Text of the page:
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Easy Asterisk in a Box: Jazinga VoIP PBX Appliance Reviewed


Jazinga has targeted an interesting niche with the MGA-120. Not long ago, the prospect of an inexpensive, easy-to-use IP PBX with big business features was essentially fantasy. By leveraging Linux and Asterisk on custom hardware, Jazinga has delivered an exceptional combination of value & capability with middleware that makes it simple to use.

The Jazinga system is definitely the easiest to set up IP PBX that I have ever encountered. But while it works well, it still requires some knowledge on the part of the person doing the configuration. For the moment, at least, that makes it the perfect complement to smaller VARs, IT consultants, and even ITSPs who can support inexperienced or indifferent end-users.

As a wireless router, Jazinga is definitely middle-of-the-road. But the synergy of routing and IP telephony functions in a single, reasonably-priced device is truly compelling for a new installation. In my case, I already have an draft 802.11n AP. So while I’ll probably use Jazinga as my primary router, I will simply disable the Wi-Fi.

At $1095, the Jazinga system is perhaps more expensive than assembling comparable hardware pieces. But the combined hardware and software approach ultimately saves a lot of time. If your time is valuable, then Jazinga is a bargain.

But should you consider spending that much on a product from a relatively unknown company that is just coming out with its first product, especially during these troubled times? You’ll have to decide that for yourself, but here is a little info to help:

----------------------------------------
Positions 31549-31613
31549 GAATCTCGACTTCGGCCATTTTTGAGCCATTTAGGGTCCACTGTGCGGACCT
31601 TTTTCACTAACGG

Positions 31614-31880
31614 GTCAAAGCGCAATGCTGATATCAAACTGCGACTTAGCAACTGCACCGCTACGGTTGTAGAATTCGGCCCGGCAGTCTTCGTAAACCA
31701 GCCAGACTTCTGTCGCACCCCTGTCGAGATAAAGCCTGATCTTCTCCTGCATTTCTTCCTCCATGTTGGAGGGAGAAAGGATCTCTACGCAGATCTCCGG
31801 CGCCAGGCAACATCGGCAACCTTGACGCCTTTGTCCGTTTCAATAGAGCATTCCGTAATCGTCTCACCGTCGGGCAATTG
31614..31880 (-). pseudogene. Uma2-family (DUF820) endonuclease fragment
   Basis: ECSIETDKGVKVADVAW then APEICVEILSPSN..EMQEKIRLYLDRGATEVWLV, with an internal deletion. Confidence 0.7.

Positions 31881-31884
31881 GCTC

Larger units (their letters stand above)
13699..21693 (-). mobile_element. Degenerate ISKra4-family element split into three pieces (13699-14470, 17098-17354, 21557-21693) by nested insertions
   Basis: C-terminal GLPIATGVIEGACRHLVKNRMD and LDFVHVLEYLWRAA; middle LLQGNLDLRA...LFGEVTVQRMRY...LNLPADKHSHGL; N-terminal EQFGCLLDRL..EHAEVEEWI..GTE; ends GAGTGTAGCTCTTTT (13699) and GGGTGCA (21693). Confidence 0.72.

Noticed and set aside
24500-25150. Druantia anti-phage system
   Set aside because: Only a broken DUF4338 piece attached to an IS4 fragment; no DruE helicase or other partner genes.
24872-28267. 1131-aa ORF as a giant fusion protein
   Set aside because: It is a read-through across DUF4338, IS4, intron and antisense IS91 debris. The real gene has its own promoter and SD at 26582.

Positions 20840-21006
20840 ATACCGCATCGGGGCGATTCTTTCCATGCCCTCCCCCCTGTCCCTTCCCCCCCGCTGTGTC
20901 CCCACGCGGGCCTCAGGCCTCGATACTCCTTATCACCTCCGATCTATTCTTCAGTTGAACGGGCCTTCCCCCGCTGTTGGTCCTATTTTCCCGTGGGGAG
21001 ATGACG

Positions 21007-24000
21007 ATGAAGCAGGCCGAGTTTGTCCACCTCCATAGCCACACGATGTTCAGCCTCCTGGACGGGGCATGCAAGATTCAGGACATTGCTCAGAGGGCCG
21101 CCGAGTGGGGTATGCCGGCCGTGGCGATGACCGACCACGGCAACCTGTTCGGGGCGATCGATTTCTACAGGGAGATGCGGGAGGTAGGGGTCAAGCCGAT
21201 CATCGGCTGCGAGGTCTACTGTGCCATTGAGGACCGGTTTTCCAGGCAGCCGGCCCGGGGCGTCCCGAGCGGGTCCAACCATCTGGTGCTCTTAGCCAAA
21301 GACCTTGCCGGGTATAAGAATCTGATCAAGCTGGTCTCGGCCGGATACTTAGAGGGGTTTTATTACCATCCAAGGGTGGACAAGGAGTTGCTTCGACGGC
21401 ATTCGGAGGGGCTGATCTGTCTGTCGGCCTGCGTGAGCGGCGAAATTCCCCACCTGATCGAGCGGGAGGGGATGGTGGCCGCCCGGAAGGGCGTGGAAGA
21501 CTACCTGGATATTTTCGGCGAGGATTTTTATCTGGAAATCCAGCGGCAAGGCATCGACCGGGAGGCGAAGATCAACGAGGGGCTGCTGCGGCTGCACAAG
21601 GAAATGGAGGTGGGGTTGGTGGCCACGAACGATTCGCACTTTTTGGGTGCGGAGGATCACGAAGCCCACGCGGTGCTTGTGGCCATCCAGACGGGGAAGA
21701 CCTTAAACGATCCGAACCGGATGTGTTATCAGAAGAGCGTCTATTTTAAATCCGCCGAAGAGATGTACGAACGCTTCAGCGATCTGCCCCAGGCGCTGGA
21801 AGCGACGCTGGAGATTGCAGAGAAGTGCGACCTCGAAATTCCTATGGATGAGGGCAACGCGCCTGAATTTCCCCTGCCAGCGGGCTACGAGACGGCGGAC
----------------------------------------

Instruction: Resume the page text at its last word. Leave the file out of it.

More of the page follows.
• The company was founded in February 2007
  • 10 employees
  • Product was introduced at ITXPO East in January 2008
  • Shipments began September 2008
  • Just closed a US distribution deal and will be available from the major online vendors in the next few weeks.
  • Primary support will be from retailer, not Jazinga.

As an Asterisk user since 2003, my approach has been to “roll my own” systems. I started out using a spare desktop PC, the eventually migrated to the Soekris Net4801 embedded hardware described in my January 2006 article. From that point, I moved to a recycled HP T5700 thin client, which has been in service for two years.

I’m not afraid to DIY, but I am not as compelled to tinker as I once was. Since I now depend daily on my Asterisk PBX, the prospect of rebuilding it was something I just kept putting off. Further, some of the new smaller Asterisk appliances finally addressed my desire for quiet, low power hardware.

Jazinga set out to create a one-box solution to SOHO networking and telephony. Their intent was that it should be simple enough to be installed by a complete beginner. Have they achieved that goal?  I don’t think that Jazinga is totally there yet, but they are well on the way, and I like where they are going with the product.

My bottom line is that I have decided to keep the Jazinga system and will put it into production very soon. If Iam lucky, I may eventually forget the vi skills that I had to learn when I first tried Asterisk many years ago.

This Post Has 8 Comments
  1. I would strongly suggest you take a look at Not only is this a completely open-source project, but you can purchase one for < $300. So far, they don’t have support for G.722 or other wide-band codecs, but they are working on them (the beauty of Open Source).

    1. Shamus,

      I’m well aware of that project. It doesn’t really relate to the target market for Jazinga. A lot of Asterisk appliances are still too complicated for an end-user to setup & configure. The GUI that Jazinga has developed makes the system more approachable. To the VAR it’s a way to ease the rollout of a new site, and perhaps hand-off some admin functions to local staff. For some people it will be enough that they can pick up admin operations on their own.